Printable batteries to make light work of embedded electronics
July 6, 2009
The main problems with today's battery technology is that, despite gradual advancements in recent years, cells are still too big, heavy and expensive, making them impractical for the many applications in which weight or price play an essential role. Researchers at the Fraunhofer research facility in Germany, however, have taken a radically different approach towards the building process and have developed an incredibly light, thin and inexpensive battery that could - if such a thing is possible - end up bringing even more electronics into our everyday life.
The research, led by Prof. Reinhard Baumann of the Fraunhofer Research Institution for Electronic Nano Systems, obtained these innovative cells by making use of a silk-screen printing method that very closely resembles the one used to print on T-shirts and road signs.
Printable electronics, which entails using widely available printing technology to create electronic circuits on all sorts of low-cost materials, is a relatively new but very promising field that aims to cut down considerably the costs of producing electronics, and was therefore a natural choice for the team.
The batteries weigh less than 1g each, are less than a millimeter thick, and are also environmentally friendly in that they don't contained any mercury. What's more, the cells are quite inexpensive — the researchers hope they can be mass-produced and sold at less than USD$0.10 apiece — and erogate a standard 1.5V voltage like a normal battery.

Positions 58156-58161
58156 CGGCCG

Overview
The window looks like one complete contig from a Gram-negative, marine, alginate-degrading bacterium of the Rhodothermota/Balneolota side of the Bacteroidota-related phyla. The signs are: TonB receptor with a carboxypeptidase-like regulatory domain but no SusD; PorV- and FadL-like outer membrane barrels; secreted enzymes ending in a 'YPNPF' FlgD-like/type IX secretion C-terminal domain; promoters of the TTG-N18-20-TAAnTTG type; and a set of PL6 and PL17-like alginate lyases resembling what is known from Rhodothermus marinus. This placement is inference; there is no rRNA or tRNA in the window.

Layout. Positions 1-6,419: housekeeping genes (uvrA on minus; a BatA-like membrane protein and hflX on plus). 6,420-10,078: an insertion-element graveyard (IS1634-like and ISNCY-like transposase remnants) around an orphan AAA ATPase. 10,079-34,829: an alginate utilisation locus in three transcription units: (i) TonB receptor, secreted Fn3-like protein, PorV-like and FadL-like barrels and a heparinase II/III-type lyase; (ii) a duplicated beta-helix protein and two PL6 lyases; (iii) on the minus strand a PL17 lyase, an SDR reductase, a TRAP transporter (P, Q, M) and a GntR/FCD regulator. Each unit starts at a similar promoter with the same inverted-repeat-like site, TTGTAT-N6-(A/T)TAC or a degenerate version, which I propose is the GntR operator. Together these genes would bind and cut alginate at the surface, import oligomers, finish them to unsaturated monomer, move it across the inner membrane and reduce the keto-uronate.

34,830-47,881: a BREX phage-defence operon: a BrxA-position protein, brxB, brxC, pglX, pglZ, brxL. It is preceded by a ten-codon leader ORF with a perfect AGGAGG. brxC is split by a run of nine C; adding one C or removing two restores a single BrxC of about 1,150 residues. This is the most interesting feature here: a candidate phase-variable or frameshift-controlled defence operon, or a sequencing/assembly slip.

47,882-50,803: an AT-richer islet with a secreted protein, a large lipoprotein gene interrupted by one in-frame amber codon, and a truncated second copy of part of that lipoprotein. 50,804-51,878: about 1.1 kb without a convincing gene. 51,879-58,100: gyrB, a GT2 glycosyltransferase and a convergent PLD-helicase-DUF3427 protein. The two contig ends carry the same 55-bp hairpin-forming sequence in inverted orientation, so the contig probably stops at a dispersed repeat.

From a technical standpoint, the cells are composed of different layers, the most important of which are a zinc anode and a manganese cathode which interact with one another to produce electricity, with only minor differences from the very common zinc-carbon cells, in which carbon powder is mixed with manganese in the cathode.
Unfortunately, the two poles of the batteries tend to gradually dissipate during their life cycle, which makes them unsuitable for applications where reliability and a long, steady life cycle are essential. They would, on the other hand, be excellent serving as a cheap power source for LEDs and other low-power devices.
Perhaps one of the most interesting applications of this technology in conjunction with flexible electronics could be embedding inexpensive microchips into products for sale in supermarkets and other stores, where they could serve a variety of purposes including tracking, preventing thefts and, in the case of food, checking that the quality of the product has not deteriorated by the time we consume it.
The researchers have already produced the batteries on a laboratory scale and hope that their mass production will start by the end of the year.
Via: Fraunhofer Institute.
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